(What an Artist should wear to work…Esquire, May 2017)
Things to consider for your exhibition:
1. Mutual Commitment:
When you are having an exhibtion in a formal or informal gallery, it is a good idea to have some kind of contract from the gallery- this is to protect both parties involved. Discuss this with your gallery to make sure you are clear about all of the terms about shipping / return shipping, exhibition cost, post cards, insurance, publicity, installation / de-installation, opening food, paint, tools, sales tax, payment and any special needs. Do you need to write a press release?
2. Are there physical restrictions?
Can you drill into the walls? the floor? Can you paint the walls? How big are the door and elevators? What are the walls made of and do they have weight limits? Wood or metal studs? Sheet rock, fabric or brick walls? Are there sound or light issues? What kind of power does the gallery have? What kind of lighting does the gallery have? Are there public access issues to consider?
3. Setting up an exhibition:
Do you need help unpacking & setting up your show? Does the gallery provide assistance to help you? What are the set up hours of the gallery? What equipment will the gallery provide (drill, screws, level, ladder, measuring tape). Will the gallery make and hang the title for your show? Is there a loading dock – where do you park when you unload? Can the gallery have storage for your empty boxes?
4. During the opening:
Be professional in dress and communication. Do you want to wear a name tag? Be on time and stay until the opening is over. Speak with people you don’t know at your opening…..“Hi there, thank you for coming tonight. Do you have any questions about the work?” (this is very important, it is the responsibility of you and the gallery owner to interact with the public). Often the public is interested in the work but is not sure what to ask, help them out a little by explaining your ideas or techniques – don’t wait for people to come up to you, this is your chance to educate the public about what you do.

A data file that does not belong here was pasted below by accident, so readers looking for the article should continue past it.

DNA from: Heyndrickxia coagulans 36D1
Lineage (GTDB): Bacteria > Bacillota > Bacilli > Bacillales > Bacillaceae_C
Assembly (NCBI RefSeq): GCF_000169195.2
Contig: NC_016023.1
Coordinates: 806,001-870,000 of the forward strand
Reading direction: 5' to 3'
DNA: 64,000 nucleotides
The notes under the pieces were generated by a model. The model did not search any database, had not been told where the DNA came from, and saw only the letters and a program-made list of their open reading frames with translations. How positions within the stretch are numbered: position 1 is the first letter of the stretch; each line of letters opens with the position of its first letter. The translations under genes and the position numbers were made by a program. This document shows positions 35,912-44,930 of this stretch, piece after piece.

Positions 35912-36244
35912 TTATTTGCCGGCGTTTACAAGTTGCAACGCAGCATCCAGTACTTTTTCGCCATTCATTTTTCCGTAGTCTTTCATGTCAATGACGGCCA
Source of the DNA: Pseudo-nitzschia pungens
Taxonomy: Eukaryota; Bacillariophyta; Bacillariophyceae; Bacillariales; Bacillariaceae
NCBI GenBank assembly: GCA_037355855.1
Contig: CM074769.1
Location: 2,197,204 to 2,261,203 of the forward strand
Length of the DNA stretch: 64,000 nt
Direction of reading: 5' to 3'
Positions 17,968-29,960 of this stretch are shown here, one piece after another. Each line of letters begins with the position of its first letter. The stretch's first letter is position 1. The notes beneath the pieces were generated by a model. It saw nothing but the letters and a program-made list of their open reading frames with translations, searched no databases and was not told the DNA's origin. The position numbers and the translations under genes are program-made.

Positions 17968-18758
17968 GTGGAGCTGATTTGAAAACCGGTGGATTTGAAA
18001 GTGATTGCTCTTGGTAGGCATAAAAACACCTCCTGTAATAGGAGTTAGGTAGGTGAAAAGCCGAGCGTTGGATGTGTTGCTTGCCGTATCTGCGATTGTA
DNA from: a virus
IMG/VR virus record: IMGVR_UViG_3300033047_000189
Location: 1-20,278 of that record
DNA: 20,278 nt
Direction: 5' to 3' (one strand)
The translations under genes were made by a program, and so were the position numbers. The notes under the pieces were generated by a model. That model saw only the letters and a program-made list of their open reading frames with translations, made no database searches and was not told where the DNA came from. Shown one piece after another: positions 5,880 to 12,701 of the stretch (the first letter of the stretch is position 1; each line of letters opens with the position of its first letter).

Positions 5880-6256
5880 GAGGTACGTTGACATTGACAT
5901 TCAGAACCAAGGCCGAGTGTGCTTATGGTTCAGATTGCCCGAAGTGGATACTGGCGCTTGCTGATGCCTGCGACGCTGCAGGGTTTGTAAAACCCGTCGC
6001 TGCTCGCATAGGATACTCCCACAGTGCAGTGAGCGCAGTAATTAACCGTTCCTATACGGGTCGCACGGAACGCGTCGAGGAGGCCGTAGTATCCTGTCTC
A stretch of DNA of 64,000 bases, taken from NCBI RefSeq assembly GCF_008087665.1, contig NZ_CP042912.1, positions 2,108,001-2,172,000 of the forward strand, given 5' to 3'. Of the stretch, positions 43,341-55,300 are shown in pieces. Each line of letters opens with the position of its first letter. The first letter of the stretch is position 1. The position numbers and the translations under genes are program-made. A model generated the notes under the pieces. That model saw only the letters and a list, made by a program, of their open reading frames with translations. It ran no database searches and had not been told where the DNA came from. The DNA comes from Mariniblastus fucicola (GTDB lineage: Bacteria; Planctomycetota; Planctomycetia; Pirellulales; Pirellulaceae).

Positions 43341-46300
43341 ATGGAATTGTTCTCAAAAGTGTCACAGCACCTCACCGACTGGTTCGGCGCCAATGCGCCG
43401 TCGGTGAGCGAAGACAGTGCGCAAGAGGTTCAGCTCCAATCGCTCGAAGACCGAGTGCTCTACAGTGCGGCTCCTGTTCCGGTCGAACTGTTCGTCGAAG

4. During the exhibition:
Does your work need daily attention or weekly maintenance? Do you need to show the gallery attendant what to do? How will the gallery staff mark work is that is sold? Does the gallery need your resume, price list, biography for the public to take with them? If you want people to touch or interact with your work, “plant” friends or gallery folks around the exhibition to get this started.
5. End of the exhibition:
Leave the gallery better than how you found it: patch, sand the screw holes, check with the gallery if they want spot painting, of if they want you to paint the entire wall. Clean up all peanuts and bubble wrap. Thanks the gallery, leave a note of email later.
For any one not in the practice of delivering work to a gallery that is too hot to touch on the day of the opening…the following information might be interesting and perhaps, even useful.
Three months before exhibition
- Update mailing list (hard copy, snail mail, email, Facebook and so on)
- Get map of exhibition space
- Draw a scale placement of existing works
- Plan new pieces that need to be made for exhibit
- Photograph a piece for the announcement
- Publicity to art magazines
- Write and send press release
- Make copies of announcement image to send with press release
Six weeks before
- Design announcement
- Get price comparison on printers
- Have announcement printed
- Arrange to have friends be gallery attendants, bartenders, etc as needed.
Four weeks before
- Distribute publicity
- Mail press releases to the print media and radio stations
- Mail announcements if using bulk mail
Three weeks before
Prepare art work to be installed
Two weeks to ten days before
- Send press release to broadcast media
- Send follow-up announcement to print media
- Make phone calls to art writers
- Mail announcements if using first class mail
One week before
- Prepare supplementary material
- Update resume
- Write artist statement for the exhibition
- Photocopy past reviews (if applicable)
- Prepare exhibition list, with titles, dates, media and prices
- Prepare signage for show
- Email announcement to mailing list
Two to four days before opening
- Paint and patch gallery walls
- Get hardware for installation
- Install work
- Set lights
- Prepare labels for artwork
- Get guest book for names/addresses
- Get reception supplies
- Again, email announcement to mailing list
- Relax and have fun
From: Lazzari, Margaret R. The Practical Handbook for the Emerging Artist. Second Edition. United States: Thomson Learning, 2002